Google Urged To Support Open Video Formats

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Search giant Google should use YouTube and its purchase of On2 to promote open video formats, according to free software campaigners

Free software campaigners have called on Google to use its purchase of video specialist On2 to break the hold of propreitary video formats such as Flash.

In an open letter published late last week, the Free Software Foundation said the search giant should release On2’s high performance video format – VP8 – under a royalty-free license and distribute it via YouTube. This would end the dependence on proprietary formats and software such ad Adobe’s Flash.

“You have the leverage to make such free formats a global standard,” the letter states. “YouTube is the world’s largest video site, home to nearly every digital video ever made. If YouTube merely offered a free format as an option, that alone would bring support from a slew of device makers and applications.”

Google agreed to buy video compression software maker On2 Technologies for $106.5 million (£90m) in stock on 5 August 2009. Speaking at the time, TechCrunch’s Robin Wauters said Google could open source On2’s VP7 and VP8 video compression codecs as alternatives to the H.264 codecs. This would make sense, given Google’s consistent approach in releasing technologies, such as its Android mobile operating system and Chrome web browser, as open-source software.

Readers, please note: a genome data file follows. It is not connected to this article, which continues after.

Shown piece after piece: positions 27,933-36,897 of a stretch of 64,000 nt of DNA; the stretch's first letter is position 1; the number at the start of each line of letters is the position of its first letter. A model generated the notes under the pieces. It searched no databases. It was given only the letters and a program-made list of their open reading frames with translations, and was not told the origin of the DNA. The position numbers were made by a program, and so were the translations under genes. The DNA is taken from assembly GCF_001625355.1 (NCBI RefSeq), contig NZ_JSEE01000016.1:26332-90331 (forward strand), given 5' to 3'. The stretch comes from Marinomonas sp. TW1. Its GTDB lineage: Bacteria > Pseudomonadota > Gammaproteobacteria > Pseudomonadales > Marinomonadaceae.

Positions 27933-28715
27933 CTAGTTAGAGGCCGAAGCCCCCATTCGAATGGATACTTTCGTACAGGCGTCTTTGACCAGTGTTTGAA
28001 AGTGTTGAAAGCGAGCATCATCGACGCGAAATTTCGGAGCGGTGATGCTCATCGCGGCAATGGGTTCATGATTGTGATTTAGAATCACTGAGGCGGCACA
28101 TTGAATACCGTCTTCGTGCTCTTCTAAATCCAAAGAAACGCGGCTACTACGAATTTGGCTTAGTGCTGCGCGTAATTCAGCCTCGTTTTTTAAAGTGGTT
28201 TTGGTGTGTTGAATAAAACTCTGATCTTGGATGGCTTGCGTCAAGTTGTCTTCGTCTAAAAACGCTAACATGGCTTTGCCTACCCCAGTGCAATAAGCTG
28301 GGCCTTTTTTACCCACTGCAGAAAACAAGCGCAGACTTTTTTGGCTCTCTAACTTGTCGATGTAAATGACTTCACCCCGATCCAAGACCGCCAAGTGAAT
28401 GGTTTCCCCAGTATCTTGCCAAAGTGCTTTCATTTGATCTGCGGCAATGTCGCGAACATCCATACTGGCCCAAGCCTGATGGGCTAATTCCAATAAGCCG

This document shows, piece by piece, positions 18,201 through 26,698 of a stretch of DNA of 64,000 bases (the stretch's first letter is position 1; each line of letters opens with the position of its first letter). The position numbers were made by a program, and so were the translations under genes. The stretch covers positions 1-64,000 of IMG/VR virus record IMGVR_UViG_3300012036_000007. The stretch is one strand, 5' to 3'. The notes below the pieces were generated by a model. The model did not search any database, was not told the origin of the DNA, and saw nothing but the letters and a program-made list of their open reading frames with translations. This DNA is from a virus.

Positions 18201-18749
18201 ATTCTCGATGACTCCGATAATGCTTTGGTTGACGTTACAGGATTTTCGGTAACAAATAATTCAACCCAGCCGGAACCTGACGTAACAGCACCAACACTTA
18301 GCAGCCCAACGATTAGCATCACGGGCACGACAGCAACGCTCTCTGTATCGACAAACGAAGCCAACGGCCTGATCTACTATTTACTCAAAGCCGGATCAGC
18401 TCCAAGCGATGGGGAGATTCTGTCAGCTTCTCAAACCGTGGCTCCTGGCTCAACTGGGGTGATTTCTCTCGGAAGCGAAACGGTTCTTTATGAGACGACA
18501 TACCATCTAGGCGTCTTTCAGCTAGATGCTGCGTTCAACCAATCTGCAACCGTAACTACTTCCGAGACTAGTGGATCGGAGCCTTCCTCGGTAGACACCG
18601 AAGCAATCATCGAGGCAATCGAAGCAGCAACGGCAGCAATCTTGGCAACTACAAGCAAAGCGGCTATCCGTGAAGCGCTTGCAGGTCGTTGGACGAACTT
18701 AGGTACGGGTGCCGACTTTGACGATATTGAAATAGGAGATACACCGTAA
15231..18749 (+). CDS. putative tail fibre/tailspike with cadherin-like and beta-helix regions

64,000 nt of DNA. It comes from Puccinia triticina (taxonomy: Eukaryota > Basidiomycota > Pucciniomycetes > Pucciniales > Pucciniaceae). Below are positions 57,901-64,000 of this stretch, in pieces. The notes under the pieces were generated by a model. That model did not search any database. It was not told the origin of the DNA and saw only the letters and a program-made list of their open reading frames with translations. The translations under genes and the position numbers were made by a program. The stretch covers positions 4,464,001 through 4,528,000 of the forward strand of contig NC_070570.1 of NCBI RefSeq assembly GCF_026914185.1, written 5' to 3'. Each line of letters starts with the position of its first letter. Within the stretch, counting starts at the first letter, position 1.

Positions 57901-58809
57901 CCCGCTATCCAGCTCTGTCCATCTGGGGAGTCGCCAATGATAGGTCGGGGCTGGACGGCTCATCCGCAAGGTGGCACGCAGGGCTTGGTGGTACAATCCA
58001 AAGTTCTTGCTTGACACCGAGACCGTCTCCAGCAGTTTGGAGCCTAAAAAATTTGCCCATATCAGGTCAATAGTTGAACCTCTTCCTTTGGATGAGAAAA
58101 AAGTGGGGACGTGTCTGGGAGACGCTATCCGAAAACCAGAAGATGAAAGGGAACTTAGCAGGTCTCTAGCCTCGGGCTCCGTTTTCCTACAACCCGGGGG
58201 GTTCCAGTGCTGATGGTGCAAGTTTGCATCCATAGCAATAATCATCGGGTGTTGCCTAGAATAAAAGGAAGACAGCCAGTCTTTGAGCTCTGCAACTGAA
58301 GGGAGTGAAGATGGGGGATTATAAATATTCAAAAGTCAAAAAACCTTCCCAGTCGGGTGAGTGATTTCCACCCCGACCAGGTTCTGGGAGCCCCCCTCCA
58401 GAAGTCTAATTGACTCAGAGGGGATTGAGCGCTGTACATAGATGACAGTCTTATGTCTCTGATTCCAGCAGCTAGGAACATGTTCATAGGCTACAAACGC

FSF also stated in the letter that Google could build on Apple’s decision to not support Flash as a way promote more video formats. “Apple has had the mettle to ditch Flash on the iPhone and the iPad – albeit for suspect reasons and using abhorrent methods (DRM) – and this has pushed web developers to make Flash-free alternatives of their pages. You could do the same with YouTube, for better reasons, and it would be a death-blow to Flash’s dominance in web video,” the letter states.

Last week, Apple chief executive Steve Jobs was reported to have had a meeting with the Wall Street Journal in which he apparently dismissed Flash as buggy, a “CPU hog,” an entry way for security issues and a technology that has seen its day.

However, in a 10 February report note, Jeffries & Co. analyst Ross MacMillian wrote that Flash has nothing to fear from Apple. “Apple’s exclusion of Flash from the iPhone/iPad and Google’s YouTube beta that uses an HTML5 video tag are recent events that have caused investors to raise concern over the future of Flash (which is today’s leading Internet rich media/video container),” MacMillan wrote in the research note. “We think Flash will remain a leading (but not the only) rich media platform, and, more importantly, this has almost zero bearing on numbers over the next 18 months.”


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